Andrea Davis is the editor of HomeAdvisor, an online service that connects homeowners with home improvement professionals in their area for free, ensuring quick and reliable contractor services at reasonable prices.
Whether it’s just a green lawn or trees, shrubs and flowers, your backyard should be inviting and picturesque. Adding greenery is the first step to a beautiful landscape, and greenery is what first attracts a visitor’s eye when they walk into your backyard.
To help you determine the best kind of greenery to install in your backyard, here are some of the most common elements seen in landscaping. Which ones you decide to have should be based on the use of your backyard and how much time you plan to spend on upkeep.
What Are Your Feet Touching?
Image by Scott’s Professional Lawn Care
The start of every backyard landscape is the lawn. You have a wide variety of options to choose from in terms of creating this foundation.
Your grass can be made from any variety of grass seeds – ryegrass, Kentucky bluegrass, fescue and so on – depending on the climate and how resistant the grass needs to be to drought and shade conditions. For example, fescue and Kentucky bluegrass flourish in cold climates, while zoysia and Bermuda grass are optimal for warm climates.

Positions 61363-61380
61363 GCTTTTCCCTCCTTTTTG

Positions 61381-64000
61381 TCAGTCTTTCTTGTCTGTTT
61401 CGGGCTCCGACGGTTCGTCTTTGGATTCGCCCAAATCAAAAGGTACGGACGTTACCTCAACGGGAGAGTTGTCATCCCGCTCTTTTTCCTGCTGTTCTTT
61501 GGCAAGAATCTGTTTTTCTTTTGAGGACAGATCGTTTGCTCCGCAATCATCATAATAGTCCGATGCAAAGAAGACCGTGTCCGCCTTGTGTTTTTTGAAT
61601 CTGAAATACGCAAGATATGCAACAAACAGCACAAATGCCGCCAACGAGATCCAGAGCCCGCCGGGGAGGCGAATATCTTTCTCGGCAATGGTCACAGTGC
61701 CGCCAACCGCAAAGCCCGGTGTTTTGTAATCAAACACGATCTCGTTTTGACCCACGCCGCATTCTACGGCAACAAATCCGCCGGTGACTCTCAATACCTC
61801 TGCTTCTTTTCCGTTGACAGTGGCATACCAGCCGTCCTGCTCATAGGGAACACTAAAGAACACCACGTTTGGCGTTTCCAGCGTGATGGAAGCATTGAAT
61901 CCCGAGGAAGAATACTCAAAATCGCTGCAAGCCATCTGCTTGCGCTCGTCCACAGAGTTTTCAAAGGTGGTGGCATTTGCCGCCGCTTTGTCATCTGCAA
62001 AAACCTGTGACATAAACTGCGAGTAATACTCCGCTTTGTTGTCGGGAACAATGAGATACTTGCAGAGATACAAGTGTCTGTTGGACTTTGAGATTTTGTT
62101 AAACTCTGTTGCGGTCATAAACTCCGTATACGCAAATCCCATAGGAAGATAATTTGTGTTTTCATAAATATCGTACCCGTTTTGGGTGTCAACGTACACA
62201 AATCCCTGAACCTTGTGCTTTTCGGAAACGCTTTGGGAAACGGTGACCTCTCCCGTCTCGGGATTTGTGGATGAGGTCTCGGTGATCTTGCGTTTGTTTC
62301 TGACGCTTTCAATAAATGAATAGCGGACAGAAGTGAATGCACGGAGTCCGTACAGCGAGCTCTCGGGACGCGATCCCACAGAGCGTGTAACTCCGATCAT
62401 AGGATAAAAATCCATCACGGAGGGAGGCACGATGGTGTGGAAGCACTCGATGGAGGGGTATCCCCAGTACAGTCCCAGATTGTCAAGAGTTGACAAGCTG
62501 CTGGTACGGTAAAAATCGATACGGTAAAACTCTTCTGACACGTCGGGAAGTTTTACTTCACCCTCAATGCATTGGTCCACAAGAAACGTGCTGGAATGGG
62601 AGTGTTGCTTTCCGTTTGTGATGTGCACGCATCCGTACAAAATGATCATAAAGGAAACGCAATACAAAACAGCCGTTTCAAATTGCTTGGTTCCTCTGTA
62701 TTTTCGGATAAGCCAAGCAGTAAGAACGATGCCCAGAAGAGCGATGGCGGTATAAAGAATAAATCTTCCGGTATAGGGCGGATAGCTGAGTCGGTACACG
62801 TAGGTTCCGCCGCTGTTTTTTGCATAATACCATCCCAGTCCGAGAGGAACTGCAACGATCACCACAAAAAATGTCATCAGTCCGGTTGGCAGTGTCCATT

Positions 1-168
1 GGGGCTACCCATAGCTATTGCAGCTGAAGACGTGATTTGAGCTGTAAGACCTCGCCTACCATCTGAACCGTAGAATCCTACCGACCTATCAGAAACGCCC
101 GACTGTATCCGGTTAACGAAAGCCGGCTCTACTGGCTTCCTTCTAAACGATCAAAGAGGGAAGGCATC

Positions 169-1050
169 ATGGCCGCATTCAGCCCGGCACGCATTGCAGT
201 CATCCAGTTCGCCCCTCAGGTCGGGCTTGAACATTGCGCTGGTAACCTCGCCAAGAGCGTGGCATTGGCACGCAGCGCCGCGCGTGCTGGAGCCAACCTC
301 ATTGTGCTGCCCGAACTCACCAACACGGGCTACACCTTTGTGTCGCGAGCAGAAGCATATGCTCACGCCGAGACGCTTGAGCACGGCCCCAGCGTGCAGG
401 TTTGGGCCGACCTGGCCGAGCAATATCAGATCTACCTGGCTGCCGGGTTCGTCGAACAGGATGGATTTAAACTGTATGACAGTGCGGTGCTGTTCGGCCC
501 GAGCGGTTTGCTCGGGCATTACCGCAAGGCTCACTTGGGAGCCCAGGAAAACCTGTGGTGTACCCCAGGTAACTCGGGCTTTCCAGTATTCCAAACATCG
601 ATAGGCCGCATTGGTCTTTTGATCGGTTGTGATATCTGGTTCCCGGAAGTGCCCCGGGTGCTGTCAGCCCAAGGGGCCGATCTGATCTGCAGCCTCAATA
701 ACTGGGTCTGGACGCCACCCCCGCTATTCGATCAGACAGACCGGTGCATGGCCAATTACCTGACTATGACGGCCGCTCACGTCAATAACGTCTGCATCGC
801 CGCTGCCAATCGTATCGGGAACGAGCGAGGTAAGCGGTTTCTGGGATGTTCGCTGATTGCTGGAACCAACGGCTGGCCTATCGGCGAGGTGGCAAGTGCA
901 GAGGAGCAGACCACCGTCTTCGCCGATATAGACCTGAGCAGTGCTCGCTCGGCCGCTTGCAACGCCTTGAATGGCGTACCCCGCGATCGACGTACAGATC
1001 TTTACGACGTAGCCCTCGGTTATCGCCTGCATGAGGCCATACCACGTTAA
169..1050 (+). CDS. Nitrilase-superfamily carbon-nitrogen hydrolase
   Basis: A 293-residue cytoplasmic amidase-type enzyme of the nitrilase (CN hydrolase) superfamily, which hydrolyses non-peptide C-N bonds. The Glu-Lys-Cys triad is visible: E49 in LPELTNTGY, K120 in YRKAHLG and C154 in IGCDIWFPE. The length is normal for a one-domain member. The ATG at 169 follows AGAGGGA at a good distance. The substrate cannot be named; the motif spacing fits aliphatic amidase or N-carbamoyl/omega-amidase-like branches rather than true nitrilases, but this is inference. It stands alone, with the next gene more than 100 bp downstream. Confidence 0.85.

Remember, the more water the grass needs to grow, the more you’ll need to maintain it as it starts growing. This also means you will need to mow it often to keep it at an acceptable length (i.e. 2 to 3 inches). You should speak with a lawn care professional if you’re not sure about the kind of grass seed to purchase.
If you need a quicker method of grass growth than seeds, you can purchase sod and have it professionally installed or do it yourself. Sod installation costs average between $1,730 and $2,350 depending on how much you need. If you decide to DIY, sod can cost anywhere from $0.20 to $1.00 per square foot depending on whether you get bluegrass or fescue sod. Sod can be laid over dirt with mulch or manure that has some grass growth already. It will still take time to grow, but your yard won’t look like just dirt for a month or so like it would if you used grass seeds.
If you live in the desert, xeriscaping might be your best option for a lawn. Xeriscaping is landscaping a yard so it requires little or no irrigation. Instead of green grass in your backyard, you would have shrubbery, flowers and pebbles or rocks that can withstand heat conditions and little rainfall. This means you don’t have to water as much, and your lawn won’t turn yellow or brown during the summer because of 90 to 100 degree weather without rain. The only maintenance you’ll need to do is plant pruning, infrequent watering and moss removal if it grows on the rocks.
Since xeriscaping is best for desert climates, the flowers you plant should be able to handle drought and intense heat. Some flowers to consider include daylilies, lavenders, azaleas and hydrangeas.
What’s Accenting the Lawn?
Image by Native Design
Once you lay the foundation of the landscape, you can start thinking about the different colors to accent it.